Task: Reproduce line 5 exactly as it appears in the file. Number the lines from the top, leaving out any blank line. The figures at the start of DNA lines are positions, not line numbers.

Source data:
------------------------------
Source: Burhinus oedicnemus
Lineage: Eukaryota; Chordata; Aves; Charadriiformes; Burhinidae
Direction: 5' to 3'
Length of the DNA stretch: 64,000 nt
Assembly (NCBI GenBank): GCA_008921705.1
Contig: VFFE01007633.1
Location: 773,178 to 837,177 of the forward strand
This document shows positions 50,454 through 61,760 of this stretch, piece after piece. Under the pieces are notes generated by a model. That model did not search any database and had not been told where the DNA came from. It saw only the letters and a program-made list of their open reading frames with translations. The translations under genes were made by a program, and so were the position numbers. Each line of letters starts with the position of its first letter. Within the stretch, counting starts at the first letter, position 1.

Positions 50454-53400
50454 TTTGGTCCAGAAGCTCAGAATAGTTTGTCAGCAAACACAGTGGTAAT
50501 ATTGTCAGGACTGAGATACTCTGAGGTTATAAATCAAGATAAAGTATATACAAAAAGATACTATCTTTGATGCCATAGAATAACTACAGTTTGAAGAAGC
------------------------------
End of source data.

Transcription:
Assembly (NCBI GenBank): GCA_008921705.1